Sudan’s Cabinet agrees emergency measures to adjust exchange rate

Sudan’s Cabinet agrees emergency measures to adjust exchange rate
A view of the the Stock Exchange building in the Sudanese capital Khartoum. (File/AFP)
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Updated 22 July 2020

Sudan’s Cabinet agrees emergency measures to adjust exchange rate

Sudan’s Cabinet agrees emergency measures to adjust exchange rate
  • Private sector will be allowed to import unlimited quantities of fuel to limit shortages
  • Government will continue to subsidize wheat, medicines, and cooking gas under the new budget

KHARTOUM: Sudan's amended budget for 2020 includes a currency adjustment programmme beginning in August that aims to reach a full currency float in two years, a government source told Reuters on Wednesday.
The country's currency recently fell to a record low of 150 Sudanese pounds to the dollar on the black market, compared with 55 at the official rate. The black market rate was 140 pounds to the dollar on Wednesday.
A little over a year after a popular uprising that put Sudan on a shaky path towards democracy, its economy is at risk of freefall, hammered by an inflation rate of more than 100% and frequent shortages of bread and medicine.
The private sector will be allowed to import unlimited quantities of fuel to address shortages, which will lead to a "rationalization" of its price, Acting Finance Minister Hiba Mohamed Ali said, referring to a removal of subsidies to help meet the reform demands of international donors.
The government source said the sector would be allowed to import fuel using dollars at the free market price in August.
Fuel imports would be secured through a previously announced trade financing fund, Ali said. The fund has a $1 billion portfolio to be used for imports, Prime Minister Abdalla Hamdok said in a speech on Wednesday. Resolving the country's trade imbalance is a priority for the government, Hamdok said.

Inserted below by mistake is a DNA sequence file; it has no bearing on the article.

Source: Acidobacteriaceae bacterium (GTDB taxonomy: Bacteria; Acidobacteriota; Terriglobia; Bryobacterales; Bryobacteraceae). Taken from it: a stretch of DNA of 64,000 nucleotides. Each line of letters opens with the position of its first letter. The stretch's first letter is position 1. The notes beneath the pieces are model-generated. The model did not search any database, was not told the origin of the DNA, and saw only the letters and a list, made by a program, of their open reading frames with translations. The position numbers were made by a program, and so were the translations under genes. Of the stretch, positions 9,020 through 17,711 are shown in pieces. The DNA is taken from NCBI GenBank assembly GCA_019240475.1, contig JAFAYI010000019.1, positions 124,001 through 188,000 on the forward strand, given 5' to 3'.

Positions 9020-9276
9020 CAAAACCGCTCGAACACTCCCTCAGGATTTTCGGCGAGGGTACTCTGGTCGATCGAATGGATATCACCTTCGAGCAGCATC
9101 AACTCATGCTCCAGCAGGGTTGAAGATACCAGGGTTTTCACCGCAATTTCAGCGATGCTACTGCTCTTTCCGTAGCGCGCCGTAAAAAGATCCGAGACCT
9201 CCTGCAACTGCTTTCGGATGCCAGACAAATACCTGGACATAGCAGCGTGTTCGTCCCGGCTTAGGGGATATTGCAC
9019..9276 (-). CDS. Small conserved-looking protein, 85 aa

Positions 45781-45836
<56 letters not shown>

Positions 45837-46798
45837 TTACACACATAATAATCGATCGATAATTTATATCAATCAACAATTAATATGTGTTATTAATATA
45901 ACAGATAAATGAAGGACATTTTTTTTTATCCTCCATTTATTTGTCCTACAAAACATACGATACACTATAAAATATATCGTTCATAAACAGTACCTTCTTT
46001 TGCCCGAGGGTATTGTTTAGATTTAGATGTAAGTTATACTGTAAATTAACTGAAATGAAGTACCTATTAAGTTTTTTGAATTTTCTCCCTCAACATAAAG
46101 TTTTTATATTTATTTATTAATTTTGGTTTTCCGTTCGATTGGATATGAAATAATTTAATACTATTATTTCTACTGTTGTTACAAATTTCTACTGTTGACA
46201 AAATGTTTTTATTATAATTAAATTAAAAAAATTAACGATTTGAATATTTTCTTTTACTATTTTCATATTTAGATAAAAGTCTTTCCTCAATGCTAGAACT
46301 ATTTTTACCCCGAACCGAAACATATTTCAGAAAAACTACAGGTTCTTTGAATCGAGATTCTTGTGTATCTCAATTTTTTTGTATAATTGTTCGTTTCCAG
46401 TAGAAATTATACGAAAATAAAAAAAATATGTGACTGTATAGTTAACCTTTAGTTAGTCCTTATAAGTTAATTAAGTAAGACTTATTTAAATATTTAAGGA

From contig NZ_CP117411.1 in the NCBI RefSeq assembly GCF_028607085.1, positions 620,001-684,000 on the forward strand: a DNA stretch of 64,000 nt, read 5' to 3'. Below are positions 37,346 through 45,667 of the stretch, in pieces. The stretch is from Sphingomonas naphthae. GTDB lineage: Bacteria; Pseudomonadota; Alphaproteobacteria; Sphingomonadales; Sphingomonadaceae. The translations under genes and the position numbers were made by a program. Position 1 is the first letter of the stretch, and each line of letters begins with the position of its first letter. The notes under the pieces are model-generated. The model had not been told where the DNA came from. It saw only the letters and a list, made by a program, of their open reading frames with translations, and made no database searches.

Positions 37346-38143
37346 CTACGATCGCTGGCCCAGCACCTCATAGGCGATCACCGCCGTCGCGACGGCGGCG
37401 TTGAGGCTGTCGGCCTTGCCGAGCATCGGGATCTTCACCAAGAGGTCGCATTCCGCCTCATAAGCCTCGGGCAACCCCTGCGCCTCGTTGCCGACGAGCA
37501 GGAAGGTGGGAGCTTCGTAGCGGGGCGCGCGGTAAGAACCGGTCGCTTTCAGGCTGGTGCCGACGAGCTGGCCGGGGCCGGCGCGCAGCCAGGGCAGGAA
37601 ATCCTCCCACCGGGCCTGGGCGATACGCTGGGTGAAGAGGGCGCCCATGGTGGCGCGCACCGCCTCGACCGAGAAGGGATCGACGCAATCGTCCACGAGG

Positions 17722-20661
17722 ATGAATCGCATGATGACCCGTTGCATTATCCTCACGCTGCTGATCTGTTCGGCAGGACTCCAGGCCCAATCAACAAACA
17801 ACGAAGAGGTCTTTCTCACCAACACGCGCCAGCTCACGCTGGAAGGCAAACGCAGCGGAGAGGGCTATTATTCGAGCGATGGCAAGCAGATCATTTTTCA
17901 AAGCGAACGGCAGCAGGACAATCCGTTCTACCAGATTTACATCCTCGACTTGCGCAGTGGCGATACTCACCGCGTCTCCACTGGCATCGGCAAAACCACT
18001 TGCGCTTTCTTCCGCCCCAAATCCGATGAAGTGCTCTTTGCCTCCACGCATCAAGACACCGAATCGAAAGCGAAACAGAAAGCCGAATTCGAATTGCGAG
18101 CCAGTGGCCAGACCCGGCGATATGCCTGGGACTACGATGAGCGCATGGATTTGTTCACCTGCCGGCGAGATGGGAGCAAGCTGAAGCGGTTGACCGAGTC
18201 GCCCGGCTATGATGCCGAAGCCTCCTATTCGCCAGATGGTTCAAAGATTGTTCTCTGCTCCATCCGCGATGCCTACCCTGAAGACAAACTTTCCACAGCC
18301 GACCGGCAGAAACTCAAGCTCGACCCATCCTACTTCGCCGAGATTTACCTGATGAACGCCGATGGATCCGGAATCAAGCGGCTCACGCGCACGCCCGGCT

In an exception to the "rationalization" drive, subsidized fuel could still be sold to productive sectors like agriculture.
The reforms come as part of an adjusted 2020 budget to be passed by Sudan's cabinet and sovereign council, acting in a parliamentary capacity, within days, the government source said.
Ali said a budget adjustment was necessary to reduce the impact of the coronavirus pandemic, which had cut public revenue by 40%.
Khartoum is in desperate need of international financial help to reorganise its economy, and the government is printing money to subsidise bread, fuel and electricity. The finance minister said the government would continue to subsidize bread, medicine and cooking oil as part of the 2020 budget.
Foreign donor nations in June pledged $1.8 billion at a conference hosted by Germany to help Sudan ease an economic crisis hampering its transition towards democracy. Ali said that $484.7 million of that money has been set aside for a cash transfer programme to support poor families.